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Lab 5: Span Tasks and APA Introductions. Andrew Reineberg 10-05-11. Your papers from last week. Common mistakes: Motivation Part of scientific process is showing that your topic is something people have/are studying

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your papers from last week
Your papers from last week
  • Common mistakes:
    • Motivation
      • Part of scientific process is showing that your topic is something people have/are studying
      • We usually do this with either citations or solid reason for totally exploratory experiments
    • APA style (see next slide)
citation style
Citation Style
  • In body of text:
    • Cite within sentence:
      • Barrs (2010) notes that by using terms such as mind wandering, task unrelated thought, or daydreaming, experimenters are obscuring the possibility that spontaneous thougths are actually relevant to the life and goals of the participant.
    • Cite at end of sentence:
      • Using terms such as mind wandering, task unrelated thought, or daydreaming, experimenters are obscuring the possibility that spontaneous thougths are actually relevant to the life and goals of the participant (Barrs, 2010).
citations within body cont d
Citations Within Body cont’d
  • Always cite both authors if exactly 2
  • 3, 4, or 5 authors?
    • Reichle, Reineberg, & Schooler (2010) found… = First time ever
    • Reichle et al. (2010) found… = First time in paragraph
    • Reichle et al. found… = Second or more time in paragraph
  • 6 authors?
    • For Smith, A., Johnson, B., Cohen, C., Baars, D., Lincoln, E., & Washington, F. (2011):
    • Smith et al. (2011) = First time and first time in new paragraph
    • Smith et al. = Second or more time in paragraph
  • Try and avoid these at all cost.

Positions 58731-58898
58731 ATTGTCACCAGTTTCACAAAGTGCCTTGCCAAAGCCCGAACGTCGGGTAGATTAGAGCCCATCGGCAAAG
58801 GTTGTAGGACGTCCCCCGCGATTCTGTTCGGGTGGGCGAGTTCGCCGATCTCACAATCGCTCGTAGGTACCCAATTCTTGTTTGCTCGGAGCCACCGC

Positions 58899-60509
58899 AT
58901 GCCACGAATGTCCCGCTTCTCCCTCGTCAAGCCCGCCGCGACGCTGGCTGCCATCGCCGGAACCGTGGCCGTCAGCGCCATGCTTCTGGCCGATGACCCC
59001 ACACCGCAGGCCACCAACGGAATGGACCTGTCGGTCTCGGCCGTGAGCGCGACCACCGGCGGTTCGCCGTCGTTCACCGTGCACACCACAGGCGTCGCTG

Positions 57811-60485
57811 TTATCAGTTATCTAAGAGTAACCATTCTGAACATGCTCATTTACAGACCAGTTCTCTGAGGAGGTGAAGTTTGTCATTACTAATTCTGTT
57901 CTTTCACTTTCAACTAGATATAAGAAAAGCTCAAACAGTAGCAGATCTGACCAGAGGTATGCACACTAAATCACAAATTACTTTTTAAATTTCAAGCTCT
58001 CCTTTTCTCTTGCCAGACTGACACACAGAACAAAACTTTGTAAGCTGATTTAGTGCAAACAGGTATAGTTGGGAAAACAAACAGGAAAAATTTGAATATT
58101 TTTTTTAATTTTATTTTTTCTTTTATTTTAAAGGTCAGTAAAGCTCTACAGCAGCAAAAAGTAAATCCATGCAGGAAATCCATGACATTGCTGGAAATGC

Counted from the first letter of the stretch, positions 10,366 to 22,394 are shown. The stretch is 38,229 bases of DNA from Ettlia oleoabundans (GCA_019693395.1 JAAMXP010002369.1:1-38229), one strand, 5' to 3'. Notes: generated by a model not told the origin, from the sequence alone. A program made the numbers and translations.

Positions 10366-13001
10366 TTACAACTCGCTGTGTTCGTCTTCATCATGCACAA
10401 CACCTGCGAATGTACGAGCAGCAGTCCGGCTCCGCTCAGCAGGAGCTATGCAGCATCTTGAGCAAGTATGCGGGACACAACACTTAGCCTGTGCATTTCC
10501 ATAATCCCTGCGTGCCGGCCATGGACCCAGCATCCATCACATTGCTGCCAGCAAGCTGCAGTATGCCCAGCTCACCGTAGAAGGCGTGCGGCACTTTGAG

• If necessary, do it right.
  • Long quotes: New paragraph, smaller text, indented on both sides
  • Most people can recall times in which they became aware that they were thinking about something spontaneously rather than fully attending to the task at hand. As stated by Antrobus and colleagues (1966):

It is indeed remarkable that (participants) can receive signals at a rate of 1/sec., accurately judge whether each signal is the same or different from the pitch of the preceding signal, and…at the same time imagine sailing with his friends during his forthcoming holiday. (p. 406)

references section
References Section
  • Books (should be technical or review in nature, no encyclopedias):
    • Schooler, J. W., Reichle, E. D., & Halpern, D. V. (2004). Zoning out while reading: Evidence for dissociations between experience and metaconsciousness. In D. T. Levin (Ed.), Thinking and seeing: Visual metacognition in adults and children, 203-226. Cambridge, MA: MIT Press.
  • Journals:
    • Reichle, E. D., Reineberg, A. E., & Schooler, J. W. (2010). Eye movements during mindless reading. Psychological Science, 21 (9), 1300-1310.
    • Font same as body of article.
    • First letter of title and subtitle capitalized.